Discover how a Microsoft Azure outage disrupted our CTO, Simon’s live product demo and why it made for his best demo ever.
Since the pandemic took hold, lockdowns are now, with very little societal notice, commonplace across the world. As more people have been told to stay at home, internet usage has surged. Internet service providers are under pressure to maintain performance, whilst coping with this unparalleled, global demand.
Public cloud providers are having their days in the sun, whilst many other businesses have barricaded their doors to weather the dark months to come. We must thank the cloud providers. Without them, individuals would feel even more isolated than they do today. It is the foundation upon which entertainment services like Netflix and Disney Plus are built. It is the powerhouse that brings supplies to our doorstep, when we can’t step beyond it. It is the video conferencing lens through which we can see our friends and family.
But there is only so much of it to go around. And that inherent limitation hit my product demo like a tonne of bricks.
The YellowDog development and technology teams have been busy since the turn of the year, releasing new functionality and an intuitive UX. It was time to unveil it to the rest of the team.
My brief was relatively simple:
I started by sharing my laptop screen with all attendees on the video call. I then kicked off my product demo in a web browser, using YellowDog to distribute my job across Microsoft Azure data centres in the UK. Data began uploading and compute was being provisioned. Everything looked good.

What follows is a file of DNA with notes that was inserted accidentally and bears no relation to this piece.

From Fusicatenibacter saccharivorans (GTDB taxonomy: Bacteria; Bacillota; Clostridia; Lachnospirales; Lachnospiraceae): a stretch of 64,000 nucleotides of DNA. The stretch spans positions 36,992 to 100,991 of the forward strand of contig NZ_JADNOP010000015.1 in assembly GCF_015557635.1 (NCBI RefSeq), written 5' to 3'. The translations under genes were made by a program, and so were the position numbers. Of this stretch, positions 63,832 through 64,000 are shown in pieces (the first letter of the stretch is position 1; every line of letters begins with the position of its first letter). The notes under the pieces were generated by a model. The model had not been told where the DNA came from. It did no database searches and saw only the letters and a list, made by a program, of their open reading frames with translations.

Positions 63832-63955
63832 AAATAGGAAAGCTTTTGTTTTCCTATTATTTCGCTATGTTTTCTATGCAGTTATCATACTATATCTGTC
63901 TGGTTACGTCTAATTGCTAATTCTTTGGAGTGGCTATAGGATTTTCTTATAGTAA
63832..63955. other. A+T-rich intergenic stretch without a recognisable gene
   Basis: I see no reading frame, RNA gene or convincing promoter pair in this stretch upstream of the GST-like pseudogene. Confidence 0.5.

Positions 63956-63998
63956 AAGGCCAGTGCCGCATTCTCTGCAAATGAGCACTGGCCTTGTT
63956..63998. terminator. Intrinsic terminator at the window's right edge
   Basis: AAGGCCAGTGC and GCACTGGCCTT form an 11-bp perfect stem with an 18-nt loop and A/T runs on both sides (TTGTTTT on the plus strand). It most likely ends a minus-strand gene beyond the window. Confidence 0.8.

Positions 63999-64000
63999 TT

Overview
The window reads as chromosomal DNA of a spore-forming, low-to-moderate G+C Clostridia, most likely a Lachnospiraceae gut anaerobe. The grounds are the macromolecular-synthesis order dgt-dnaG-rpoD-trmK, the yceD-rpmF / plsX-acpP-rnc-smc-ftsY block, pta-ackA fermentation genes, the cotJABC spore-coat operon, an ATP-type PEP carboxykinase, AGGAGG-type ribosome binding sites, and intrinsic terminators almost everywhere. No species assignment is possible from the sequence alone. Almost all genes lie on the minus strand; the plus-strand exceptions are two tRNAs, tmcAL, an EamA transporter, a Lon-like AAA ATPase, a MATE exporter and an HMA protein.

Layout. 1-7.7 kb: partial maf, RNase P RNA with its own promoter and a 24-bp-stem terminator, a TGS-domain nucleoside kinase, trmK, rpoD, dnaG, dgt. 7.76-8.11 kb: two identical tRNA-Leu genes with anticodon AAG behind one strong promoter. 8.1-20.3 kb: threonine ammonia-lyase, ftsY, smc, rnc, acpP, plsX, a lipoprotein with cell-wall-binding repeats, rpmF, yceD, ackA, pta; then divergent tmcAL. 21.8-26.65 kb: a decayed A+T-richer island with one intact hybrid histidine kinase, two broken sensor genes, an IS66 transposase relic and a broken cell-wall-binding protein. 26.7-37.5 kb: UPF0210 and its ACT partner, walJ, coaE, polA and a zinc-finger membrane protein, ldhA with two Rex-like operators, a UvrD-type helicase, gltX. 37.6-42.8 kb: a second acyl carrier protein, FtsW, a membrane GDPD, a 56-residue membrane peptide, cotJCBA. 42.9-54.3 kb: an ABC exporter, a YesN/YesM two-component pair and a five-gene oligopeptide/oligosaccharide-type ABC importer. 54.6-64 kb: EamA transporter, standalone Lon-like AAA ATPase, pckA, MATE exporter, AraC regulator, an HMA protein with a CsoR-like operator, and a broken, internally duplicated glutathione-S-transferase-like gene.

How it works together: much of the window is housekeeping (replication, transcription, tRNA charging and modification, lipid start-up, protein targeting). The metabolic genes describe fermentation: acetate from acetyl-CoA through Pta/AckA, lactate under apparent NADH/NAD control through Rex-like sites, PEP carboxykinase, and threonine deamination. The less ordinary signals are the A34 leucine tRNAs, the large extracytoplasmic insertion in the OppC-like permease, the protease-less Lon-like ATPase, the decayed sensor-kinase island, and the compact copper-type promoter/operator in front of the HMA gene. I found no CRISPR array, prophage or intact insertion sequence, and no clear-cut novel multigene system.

Then a member of the audience asked why red warning symbols were showing against all the Azure compute.
I didn’t expect this to happen. This wasn’t part of the planned demo.
Unbeknown to me, Microsoft Azure (particularly the UK South data centre location) was experiencing serious capacity issues.
YellowDog is designed to detect provisioning issues or outages, retry where appropriate and then automatically move to another provisioning strategy. Whether that be different instance types, another data centre availability zone, or another provider.
I watched as red symbols turned orange, the orange turned yellow and finally, the yellow turned green. YellowDog had adopted an alternative compute provisioning strategy, maintained my requirement to keep the compute within the UK, and used AWS to complete the job.
Despite my demo going off script, it was an overwhelming success. The audience were impressed. Without human intervention, YellowDog ensured a job was completed regardless of major capacity issues with a cloud provider.
It was only later that day I read about the Azure capacity shortages. I realised the full scale of what had happened in my product demo and the inherent business value of intelligent multi-cloud technology for workload efficiency.
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